Automate or cut the fat...Kaizen is the practice of reducing (eliminating) waste. One way to cut waste is to automate, another is to eliminate, or lean-up your process. If you have an opportunity to do either, you stand to win big by freeing up resources so they can spend more time on more important things - like going to the beach, surfing, mountain biking...or what I mean is uhm...delivering more value, yeah that's what I meant.

Could that meeting have be cut down somehow? Probably not totally, but with some impact analysis maybe could save some people the trouble of having to attend. Would it be worth addressing? Probably not in this case. Point of this exercise is to illustrate that all waste cannot be reasonably eliminated. Plus there is a cultural value in the meeting as it served a secondary function to create some form of direction to an otherwise disparate departments around a common goal (as well as moderate hegemony).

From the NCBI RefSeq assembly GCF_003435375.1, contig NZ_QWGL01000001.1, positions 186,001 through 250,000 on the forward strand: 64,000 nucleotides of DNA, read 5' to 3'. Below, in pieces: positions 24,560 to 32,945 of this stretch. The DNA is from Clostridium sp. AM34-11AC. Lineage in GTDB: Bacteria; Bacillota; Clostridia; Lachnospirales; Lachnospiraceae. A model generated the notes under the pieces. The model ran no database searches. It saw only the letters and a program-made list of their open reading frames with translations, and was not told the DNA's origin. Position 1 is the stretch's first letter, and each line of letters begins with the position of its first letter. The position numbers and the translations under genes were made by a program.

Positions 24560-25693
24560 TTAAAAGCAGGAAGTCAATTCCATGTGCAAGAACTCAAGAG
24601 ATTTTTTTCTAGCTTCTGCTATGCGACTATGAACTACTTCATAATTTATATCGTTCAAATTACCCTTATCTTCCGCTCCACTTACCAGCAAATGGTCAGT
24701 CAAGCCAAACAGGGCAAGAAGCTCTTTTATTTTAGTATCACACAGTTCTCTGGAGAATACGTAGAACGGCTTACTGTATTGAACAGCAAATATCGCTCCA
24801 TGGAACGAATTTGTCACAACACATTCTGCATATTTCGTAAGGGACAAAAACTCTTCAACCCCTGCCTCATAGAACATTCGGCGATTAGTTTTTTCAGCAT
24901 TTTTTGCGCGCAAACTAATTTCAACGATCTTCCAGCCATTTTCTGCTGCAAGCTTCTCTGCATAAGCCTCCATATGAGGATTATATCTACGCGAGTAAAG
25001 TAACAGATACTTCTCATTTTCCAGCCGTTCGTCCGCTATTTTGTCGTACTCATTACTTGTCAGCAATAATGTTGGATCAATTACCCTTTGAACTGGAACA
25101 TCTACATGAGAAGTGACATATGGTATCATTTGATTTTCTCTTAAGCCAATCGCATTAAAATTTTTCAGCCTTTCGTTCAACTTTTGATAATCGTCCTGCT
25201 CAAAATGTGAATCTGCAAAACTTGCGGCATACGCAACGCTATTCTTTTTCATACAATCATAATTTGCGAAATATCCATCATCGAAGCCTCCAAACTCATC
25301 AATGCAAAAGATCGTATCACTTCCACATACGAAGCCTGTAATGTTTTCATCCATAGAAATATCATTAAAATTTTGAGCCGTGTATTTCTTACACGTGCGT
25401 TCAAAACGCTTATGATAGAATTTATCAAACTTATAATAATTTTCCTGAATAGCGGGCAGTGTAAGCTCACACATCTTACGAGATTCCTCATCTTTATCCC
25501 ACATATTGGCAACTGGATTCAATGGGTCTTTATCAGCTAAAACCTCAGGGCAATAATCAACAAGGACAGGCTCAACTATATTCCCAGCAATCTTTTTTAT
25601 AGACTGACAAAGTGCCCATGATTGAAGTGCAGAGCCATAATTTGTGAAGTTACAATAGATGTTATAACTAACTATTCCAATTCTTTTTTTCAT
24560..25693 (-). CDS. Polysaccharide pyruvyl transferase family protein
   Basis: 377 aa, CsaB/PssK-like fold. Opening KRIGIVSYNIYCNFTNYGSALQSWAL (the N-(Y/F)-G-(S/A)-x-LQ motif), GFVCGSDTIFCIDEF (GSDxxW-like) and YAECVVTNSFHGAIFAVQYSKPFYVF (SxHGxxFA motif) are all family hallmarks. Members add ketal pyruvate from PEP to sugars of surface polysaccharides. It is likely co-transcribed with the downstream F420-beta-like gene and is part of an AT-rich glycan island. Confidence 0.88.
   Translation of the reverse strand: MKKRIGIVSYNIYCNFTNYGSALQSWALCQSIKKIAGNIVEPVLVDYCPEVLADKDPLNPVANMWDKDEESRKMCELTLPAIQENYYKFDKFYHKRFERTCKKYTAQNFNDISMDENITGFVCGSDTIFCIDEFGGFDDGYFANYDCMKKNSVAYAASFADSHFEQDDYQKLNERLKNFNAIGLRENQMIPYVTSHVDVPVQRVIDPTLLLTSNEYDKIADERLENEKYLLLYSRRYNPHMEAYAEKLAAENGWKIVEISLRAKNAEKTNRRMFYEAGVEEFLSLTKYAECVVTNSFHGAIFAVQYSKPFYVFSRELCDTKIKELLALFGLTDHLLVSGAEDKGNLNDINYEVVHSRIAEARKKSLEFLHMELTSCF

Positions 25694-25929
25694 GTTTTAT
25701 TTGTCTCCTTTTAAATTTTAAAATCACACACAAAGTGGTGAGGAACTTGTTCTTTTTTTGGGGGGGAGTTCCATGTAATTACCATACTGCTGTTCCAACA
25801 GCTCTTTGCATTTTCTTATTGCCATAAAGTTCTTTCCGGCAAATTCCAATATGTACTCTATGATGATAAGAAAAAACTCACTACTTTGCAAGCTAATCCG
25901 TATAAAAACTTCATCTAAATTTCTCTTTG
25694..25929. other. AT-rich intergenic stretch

Friday, April 21, 2017

Beyond Kanban

In the last lesson learned, we saw that Kanban is easy. It's easy because it only describes how work flows - there's a whole depth to it with value stream mapping, prediction, planning and measurement but that's really not that complicated either as we'll see soon enough. What Kanban cannot solve is how the work is understood.

In manufacturing, the origins of the culture that spawned Kanban, the product is always the same...therefore (much like a McDonald's) there are finite, well defined steps that procude a specified outcome everytime (within some degree of acceptance). In software, there's the same sort of problem but the product is different every time...

Since the product is different every time (if it wasn't we wouldn't need to build something new) the "specified" differs every time as does the "acceptance" and the "degree". Stephen Connolly eloquently describes this issue in this blog post